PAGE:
Grand Canyon of Washington: Palouse Falls State Park

Some of you are probably wondering:  “You’ve spent all that time in Washington!   What about the Grand Canyon of Washington?”  Never fear!  It took us a while to get there, but Tom and I definitely saw the Grand Canyon of Washington:  Palouse Falls State Park.

Palouse Falls State Park is frequently called the Grand Canyon of Washington on  It is a small and remote state park in eastern Washington.  We traveled to Palouse Falls by driving up US 395 to WA 260 and taking WA 261 to the park entrance.  The park entrance is clearly marked.  Once you turn into the park, you have to follow a dirt and gravel road three miles before you get to the canyon.  All of it feels very remote, with the closest gas and eating services back on US 395.  But the drive is beautiful and this pretty little canyon is worth it.

Palouse Falls State Park is only 105 acres, mostly encompassing the waterfall and the canyon immediately after the waterfall.  There are a couple of trails.  A nature trail around the rim gives you several great overlooks for seeing the falls.  One of the overlooks allows you to see Palouse Falls to the left and the Grand Canyon of Washington straight ahead.  The canyon curves just past the falls.

Another trail, two miles each way, leads you down 1,000 feet to the Palouse Canyon floor.  The trail has some steep parts which made me a little nervous.  I don’t like trails that are narrow and on the cliffs of canyon walls.

Tom and I expected the waterfall to be less than spectacular.  Washington had a very dry summer and waterfalls are usually smaller in the fall.  Palouse Falls, however, was spectacular!  The water thundered and tumbled over the basalt cliffs 200 feet down to the deep pool at the bottom of the canyon.  Palouse Falls was created by the great Missoula Floods about 13,000 years ago when a glacial dam burst and drained Lake Missoula.  The vast waters of the lake flooded the area and created the Columbia River Gorge.  Palouse Falls is one of the few active waterfalls left from that geologic event.  Today it is part of the Ice Age Floods National Geological Trail, another of those trails administered by the National Park Service.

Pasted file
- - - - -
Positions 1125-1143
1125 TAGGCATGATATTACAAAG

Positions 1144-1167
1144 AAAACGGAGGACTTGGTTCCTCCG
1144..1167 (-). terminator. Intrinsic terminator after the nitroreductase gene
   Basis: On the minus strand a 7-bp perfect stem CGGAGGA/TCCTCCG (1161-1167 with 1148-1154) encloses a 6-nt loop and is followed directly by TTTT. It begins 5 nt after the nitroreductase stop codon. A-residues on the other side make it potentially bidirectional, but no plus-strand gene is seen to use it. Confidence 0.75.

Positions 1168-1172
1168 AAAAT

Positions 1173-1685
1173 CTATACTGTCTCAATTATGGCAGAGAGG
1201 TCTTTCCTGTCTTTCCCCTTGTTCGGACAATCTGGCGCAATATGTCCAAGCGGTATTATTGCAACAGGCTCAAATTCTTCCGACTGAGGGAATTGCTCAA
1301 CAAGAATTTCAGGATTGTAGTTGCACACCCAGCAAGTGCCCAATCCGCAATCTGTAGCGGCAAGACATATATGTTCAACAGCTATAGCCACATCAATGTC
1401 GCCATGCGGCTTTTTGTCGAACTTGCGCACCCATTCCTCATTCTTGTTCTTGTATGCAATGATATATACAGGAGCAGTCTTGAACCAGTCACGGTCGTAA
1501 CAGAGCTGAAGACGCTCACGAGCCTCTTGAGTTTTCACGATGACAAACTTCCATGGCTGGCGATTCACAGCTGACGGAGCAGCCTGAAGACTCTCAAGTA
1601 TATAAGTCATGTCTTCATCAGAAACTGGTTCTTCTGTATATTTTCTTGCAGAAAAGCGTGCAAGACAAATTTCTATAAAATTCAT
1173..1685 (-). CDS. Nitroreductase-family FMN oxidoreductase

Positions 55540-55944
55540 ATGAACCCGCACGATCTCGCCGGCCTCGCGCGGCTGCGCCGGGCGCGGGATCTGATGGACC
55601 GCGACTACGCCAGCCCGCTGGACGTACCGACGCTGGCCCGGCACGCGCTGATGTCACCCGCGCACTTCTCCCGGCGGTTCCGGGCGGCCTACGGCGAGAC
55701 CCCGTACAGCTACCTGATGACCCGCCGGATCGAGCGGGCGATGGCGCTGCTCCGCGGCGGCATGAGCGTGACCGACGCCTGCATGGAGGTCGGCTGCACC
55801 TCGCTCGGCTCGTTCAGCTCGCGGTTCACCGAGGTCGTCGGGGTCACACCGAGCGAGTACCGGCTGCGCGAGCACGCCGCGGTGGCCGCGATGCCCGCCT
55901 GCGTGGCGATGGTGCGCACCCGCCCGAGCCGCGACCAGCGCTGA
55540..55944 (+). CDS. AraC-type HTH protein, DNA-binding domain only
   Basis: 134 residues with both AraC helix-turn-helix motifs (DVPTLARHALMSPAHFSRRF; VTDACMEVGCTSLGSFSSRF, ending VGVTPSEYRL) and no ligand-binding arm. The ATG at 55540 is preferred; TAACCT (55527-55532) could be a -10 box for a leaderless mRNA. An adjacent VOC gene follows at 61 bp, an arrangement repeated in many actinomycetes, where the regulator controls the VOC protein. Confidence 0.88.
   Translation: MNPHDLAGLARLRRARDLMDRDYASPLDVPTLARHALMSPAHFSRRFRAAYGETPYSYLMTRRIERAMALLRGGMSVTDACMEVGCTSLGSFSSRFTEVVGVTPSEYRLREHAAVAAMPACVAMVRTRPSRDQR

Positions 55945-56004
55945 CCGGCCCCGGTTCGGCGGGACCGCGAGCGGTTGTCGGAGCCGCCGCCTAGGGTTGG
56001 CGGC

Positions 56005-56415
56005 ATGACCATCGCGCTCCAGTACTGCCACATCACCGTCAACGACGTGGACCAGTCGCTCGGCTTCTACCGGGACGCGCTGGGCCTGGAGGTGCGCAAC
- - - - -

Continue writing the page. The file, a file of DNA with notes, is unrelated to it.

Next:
My favorite thing about this Grand Canyon of Washington wasn’t the scenery.  The waterfall was named the State Waterfall of Washington in 2014.  This came about when the State Legislature passed a bill written by local schoolchildren.  The children go to a small school (one room for Grades K-2 and one room for Grades 3-6) in nearby Washtucna and the kids lobbied for the designation.  The Governor even came to their school to sign the bill.  What a wonderful lesson in citizenship and government for these kids!

Bridge with dirt road in
The Falls
A little perspective. As close as I want to get to the edge.
Handicapped overlook
Another view of the falls
Close-up. You can tell it is usually larger
Train going by

Palouse Falls State Park has a small, primitive campground right on the rim of the canyon.  It also had handicapped accessible overlooks so anyone can enjoy the beauty of the falls and the canyon.  Tom and I talked to the volunteer at the park for a little while.  He said we would be surprised how many people visit despite the remoteness.  Just as we were leaving two tour buses pulled in!

Palouse Falls State Park is a lovely and accessible bit of remote western scenery.  It is definitely worth the drive and deserves the designation “Grand Canyon of Washington.”